By the time Mortimer Adler put together the Paideia group in the early 1980s, Jacques Maritain and John Dewey were long dead. But their philosophical connections to the counter-intuitive alliance of Adler and Theodore Sizer make it worth taking a moment to think about things they held in common. In spite of their profound differences and the fact that they sometimes wrote in direct opposition to each other, Maritain and Dewey took a similar critical stance against what they saw as shortcomings in American education in their time and against those who argued that the primary purpose of schooling should be the conveyance of marketable skills.
The way Dewey saw it, education to meet the supposed needs of business leaders would be explicitly vocational, inevitably tracked and antithetical to the advancement of democracy. As he famously wrote in Democracy and Education, “Since a democratic society repudiates the principle of external authority, it must find a substitute in voluntary disposition and interest; these can be created only by education” (Dewey, 101).
To Dewey, education had a normative function which was to promote a sense of identification with the community. More than mere majority rule, democracy was cooperative living built on shared and communally-developed values. Dewey invokes Aristotle ( of all people) whom he says,
was right when he said that “any occupation or art or study deserves to be called mechanical if it renders the body or soul or intellect of free persons unfit for the exercise and practice of excellence.” The force of the statement is almost infinitely increased when we hold…that all persons, instead of a comparatively few, are free. For when the mass of men and all women were regarded as unfree by the very nature of their bodies and minds, there was neither intellectual confusion nor moral hypocrisy in giving them only the training which fitted them for mechanical skill, irrespective of its ulterior effect upon their capacity to share in a worthy life. He was … right also when he went on to say that “all mercenary employments as well as those which degrade the condition of the body are mechanical, since they deprive the intellect of leisure and dignity,”—permanently right, that is, if gainful pursuits as matter of fact deprive the intellect of the conditions of its exercise and so of its dignity (Dewey, 299).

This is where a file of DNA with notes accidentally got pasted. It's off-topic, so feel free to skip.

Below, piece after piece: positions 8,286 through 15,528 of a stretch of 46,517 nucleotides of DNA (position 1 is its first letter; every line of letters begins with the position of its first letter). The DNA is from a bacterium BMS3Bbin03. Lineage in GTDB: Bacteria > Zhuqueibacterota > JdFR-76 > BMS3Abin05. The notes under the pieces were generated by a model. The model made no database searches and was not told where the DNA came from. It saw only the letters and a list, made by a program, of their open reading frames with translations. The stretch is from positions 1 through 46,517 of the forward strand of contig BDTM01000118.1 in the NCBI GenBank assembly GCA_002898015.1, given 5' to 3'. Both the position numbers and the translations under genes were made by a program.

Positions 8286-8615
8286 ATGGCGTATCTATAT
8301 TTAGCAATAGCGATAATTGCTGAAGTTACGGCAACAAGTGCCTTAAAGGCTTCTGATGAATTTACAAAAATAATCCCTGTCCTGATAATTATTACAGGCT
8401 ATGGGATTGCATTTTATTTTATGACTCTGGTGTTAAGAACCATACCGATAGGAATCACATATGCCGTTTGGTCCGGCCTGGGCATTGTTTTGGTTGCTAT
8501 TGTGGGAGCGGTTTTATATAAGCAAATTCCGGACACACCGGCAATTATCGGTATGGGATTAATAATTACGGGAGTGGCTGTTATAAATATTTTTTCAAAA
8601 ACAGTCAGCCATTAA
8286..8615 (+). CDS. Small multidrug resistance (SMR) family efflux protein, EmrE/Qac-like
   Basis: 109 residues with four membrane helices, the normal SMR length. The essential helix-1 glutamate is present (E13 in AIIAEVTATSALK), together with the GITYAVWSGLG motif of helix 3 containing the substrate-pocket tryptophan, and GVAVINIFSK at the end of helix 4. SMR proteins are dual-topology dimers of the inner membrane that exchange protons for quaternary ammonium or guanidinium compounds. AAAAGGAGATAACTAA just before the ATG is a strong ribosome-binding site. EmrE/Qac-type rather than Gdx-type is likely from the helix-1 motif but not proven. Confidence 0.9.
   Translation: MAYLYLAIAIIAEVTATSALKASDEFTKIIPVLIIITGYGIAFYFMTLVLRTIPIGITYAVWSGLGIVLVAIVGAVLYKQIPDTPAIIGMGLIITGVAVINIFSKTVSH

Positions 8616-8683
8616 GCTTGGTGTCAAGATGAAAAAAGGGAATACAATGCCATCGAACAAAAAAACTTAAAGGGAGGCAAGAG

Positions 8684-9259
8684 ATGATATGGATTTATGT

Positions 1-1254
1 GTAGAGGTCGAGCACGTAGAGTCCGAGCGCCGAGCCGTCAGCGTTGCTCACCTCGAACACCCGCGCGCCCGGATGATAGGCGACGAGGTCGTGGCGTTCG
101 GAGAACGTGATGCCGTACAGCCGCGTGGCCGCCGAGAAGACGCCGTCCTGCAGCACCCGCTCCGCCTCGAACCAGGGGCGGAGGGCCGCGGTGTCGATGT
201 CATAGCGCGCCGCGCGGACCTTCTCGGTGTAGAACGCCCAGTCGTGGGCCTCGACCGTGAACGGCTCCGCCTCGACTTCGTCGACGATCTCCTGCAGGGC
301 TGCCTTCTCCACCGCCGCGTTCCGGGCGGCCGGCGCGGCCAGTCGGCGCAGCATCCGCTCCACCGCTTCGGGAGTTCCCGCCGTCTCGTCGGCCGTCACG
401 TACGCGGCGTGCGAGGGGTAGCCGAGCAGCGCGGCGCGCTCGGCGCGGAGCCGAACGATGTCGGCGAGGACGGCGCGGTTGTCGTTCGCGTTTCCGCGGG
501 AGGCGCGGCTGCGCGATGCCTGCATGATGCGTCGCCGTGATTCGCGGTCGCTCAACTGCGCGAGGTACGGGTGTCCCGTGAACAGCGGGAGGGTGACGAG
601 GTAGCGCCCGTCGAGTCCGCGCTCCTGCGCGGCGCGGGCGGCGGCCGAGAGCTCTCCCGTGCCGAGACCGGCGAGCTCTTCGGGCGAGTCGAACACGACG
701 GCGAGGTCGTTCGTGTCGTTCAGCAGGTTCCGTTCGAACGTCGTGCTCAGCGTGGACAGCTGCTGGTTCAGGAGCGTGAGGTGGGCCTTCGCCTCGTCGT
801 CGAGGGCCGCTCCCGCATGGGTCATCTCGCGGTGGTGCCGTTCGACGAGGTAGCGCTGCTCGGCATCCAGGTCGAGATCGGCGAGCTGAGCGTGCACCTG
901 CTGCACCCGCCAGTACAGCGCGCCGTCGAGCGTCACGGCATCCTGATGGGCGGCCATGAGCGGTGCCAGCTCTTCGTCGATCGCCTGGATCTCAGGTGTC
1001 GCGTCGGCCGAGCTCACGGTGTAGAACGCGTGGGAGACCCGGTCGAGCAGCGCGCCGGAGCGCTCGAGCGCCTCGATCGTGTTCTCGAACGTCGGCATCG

In other words, education for work, as opposed to education for citizenship, is an affront to human dignity, while education for associated living is the birthright of all members of the community. As democracy was the new ideal, the same intellectual development once considered the dominion of elites was now the right of all.
Jacques Maritain was also opposed to schooling for mere employment and said that the purpose of education is wisdom. Indeed, to subject even college students to specialized training is an assault to their human dignity:
In a social order fitted to the common dignity of man, college education should be given to all, so as to complete the preparation of youth before he enters the state of manhood. To introduce specialization in this sphere is to do violence to the world of youth. As a matter of fact, a young man will choose his specialty for himself and progress all the more rapidly and perfectly in vocational, scientific or technical training in proportion as his education has been liberal and universal. Youth has a right to education in the liberal arts, in order to be prepared for human work and human leisure. But such education is killed by premature specialization. (Maritain, 64)
Thus, Maritain and Dewey both argued that education should be aimed at forming whole persons capable of participating as members of democratic society and that all persons are due the opportunity to develop to their full intellectual capacity. These aims need not preclude preparation for work but they precede it in importance.